China, more than most other nations in the post-Cold War era, still veils its export controls in secrecy. This secrecy, according to a 1997 report by CITS associate director Richard Cupitt, has placed limits on U.S. and Japanese trade and investment in China, and has soured overall relations among all three nations.

Bertsch and Cupitt are working to establish teams of cooperating researchers in China like the ones the center already has in the former Soviet Union, Japan and other nations. The center’s overseas counterparts have played critical roles in helping to document what really happens inside foreign governments regarding export controls.

"It’s not a thing that most governments want to write up and put out reports telling all of the details," Bertsch said.

India, meanwhile, has become an increasingly important global player in the development and trade of weapons and technology. And although India and the United States stand as the world’s two largest democracies, they have not worked cooperatively on these issues. "The United States has been unhappy with India’s unwillingness to give up its nuclear weapons-related programs," Bertsch said.

The time for a major policy review may have ripened. CITS researchers have reviewed these issues and the potential benefits of U.S.-India cooperation in conventional-weapons production. The researchers concluded that cooperation could benefit both countries and regional stability.

"Some people would say, ‘Well, that can result in the spread of more weapons around the world," Bertsch said. "We hope not. We think that it could be done in a stabilizing way, and could reduce the dependence on nuclear weapons in Southeast Asia."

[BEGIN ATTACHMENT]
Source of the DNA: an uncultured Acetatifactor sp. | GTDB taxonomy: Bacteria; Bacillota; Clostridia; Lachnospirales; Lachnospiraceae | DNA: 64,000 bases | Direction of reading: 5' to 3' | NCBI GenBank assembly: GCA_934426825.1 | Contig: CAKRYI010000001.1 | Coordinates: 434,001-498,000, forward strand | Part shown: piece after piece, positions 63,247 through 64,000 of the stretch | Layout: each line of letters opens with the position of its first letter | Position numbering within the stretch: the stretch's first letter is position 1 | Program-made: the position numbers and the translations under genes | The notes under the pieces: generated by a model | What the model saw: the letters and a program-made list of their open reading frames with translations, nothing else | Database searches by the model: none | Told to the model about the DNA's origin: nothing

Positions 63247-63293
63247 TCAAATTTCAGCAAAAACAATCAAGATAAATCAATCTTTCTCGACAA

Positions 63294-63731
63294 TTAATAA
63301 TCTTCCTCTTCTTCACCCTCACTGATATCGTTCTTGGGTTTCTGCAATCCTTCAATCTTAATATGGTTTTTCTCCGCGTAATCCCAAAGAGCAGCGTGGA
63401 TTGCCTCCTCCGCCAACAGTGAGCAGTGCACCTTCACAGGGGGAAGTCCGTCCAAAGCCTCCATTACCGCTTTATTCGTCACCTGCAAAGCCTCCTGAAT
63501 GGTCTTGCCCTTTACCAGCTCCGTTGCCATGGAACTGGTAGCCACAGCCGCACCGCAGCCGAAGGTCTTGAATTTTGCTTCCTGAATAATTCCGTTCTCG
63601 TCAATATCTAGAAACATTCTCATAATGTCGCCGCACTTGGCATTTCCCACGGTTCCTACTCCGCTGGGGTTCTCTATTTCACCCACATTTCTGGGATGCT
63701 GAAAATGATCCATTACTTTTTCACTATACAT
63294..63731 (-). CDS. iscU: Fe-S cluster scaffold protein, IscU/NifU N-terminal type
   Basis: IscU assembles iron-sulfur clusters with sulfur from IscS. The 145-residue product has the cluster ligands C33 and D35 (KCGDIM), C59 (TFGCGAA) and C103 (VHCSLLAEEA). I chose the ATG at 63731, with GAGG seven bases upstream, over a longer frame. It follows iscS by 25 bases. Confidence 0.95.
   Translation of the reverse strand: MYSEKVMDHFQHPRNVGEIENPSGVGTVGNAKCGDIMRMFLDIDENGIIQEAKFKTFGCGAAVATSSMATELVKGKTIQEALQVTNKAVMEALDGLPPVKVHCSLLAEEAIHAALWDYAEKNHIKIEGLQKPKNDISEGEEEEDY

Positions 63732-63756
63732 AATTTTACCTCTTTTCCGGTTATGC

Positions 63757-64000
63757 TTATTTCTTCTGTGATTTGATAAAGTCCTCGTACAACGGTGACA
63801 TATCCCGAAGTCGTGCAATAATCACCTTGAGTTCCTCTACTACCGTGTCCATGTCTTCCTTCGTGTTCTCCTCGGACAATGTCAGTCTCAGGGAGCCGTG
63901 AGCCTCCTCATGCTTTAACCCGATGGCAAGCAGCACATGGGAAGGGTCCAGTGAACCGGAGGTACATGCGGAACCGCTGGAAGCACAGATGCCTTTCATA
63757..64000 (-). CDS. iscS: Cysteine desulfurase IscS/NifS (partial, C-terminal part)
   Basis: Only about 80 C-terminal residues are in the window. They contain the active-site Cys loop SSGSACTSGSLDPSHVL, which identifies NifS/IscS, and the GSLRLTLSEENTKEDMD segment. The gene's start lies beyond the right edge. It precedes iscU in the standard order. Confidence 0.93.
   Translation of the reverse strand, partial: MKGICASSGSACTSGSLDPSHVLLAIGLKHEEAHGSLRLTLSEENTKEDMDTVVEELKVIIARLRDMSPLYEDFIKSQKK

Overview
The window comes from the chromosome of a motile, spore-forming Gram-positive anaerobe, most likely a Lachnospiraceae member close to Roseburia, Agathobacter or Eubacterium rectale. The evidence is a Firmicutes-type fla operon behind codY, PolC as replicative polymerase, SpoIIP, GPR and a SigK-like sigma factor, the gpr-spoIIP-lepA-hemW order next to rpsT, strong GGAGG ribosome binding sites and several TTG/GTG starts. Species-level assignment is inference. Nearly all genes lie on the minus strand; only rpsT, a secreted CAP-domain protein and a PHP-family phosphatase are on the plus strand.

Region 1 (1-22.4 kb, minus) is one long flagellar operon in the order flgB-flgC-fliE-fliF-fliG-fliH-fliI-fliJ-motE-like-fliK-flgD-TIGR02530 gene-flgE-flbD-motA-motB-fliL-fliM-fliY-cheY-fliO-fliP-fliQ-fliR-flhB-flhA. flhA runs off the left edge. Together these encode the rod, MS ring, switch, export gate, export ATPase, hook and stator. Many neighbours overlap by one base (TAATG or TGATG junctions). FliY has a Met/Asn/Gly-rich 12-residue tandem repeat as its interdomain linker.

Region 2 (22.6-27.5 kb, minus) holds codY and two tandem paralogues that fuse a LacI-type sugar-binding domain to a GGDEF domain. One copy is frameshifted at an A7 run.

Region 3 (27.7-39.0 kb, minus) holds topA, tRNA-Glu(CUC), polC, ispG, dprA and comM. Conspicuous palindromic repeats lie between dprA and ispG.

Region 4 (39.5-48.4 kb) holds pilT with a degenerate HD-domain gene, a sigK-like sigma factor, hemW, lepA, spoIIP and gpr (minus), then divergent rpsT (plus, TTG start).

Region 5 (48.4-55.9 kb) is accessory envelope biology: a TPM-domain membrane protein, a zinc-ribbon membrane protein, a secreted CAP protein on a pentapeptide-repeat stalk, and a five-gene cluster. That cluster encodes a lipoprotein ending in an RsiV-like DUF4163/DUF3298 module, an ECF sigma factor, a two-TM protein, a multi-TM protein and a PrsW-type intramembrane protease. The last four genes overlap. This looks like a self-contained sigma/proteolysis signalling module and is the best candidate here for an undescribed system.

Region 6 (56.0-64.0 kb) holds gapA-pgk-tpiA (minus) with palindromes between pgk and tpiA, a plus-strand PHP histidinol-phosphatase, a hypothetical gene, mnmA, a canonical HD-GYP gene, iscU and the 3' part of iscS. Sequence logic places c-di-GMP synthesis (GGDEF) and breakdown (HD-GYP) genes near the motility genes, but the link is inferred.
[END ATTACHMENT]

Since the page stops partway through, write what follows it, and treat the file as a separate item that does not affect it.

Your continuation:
CITS researchers are especially concerned about the flow of Russian-manufactured conventional weapons into the region. India and China, which are major adversaries, account for nearly three-quarters of Russia’s weapons exports. With another grant from the MacArthur Foundation, the center is attempting to determine whether Russia is becoming overly dependent on these two markets for the survival of its defense industry.

Readily available surplus weapons in the United States as well as Russia present yet another problem. One U.S. engineer reportedly has demonstrated that he could assemble several combat helicopters from material disposed of as scrap by the U.S. Department of Defense. And Russia, which is reducing its armed forces, has set up a new department to sell its surplus weapons around the world.

"They will be sold at rock-bottom prices," Khripunov said.

Many companies around the world now specialize in upgrading inexpensive, outdated weapons to the killing capacity of modern weapons. This could lead to what Khripunov refers to as "backdoor proliferation."

One day soon, Khripunov warned, "the world may be replete in weapons that nobody really counted as threats in the past."

But CITS researchers will be among those keeping an eye on the world’s back door.

For more information, e-mail Gary Bertsch at gbertsch@uga.edu
or access http://www.uga.edu/cits/home/index.htm

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Student receives documents from Soviets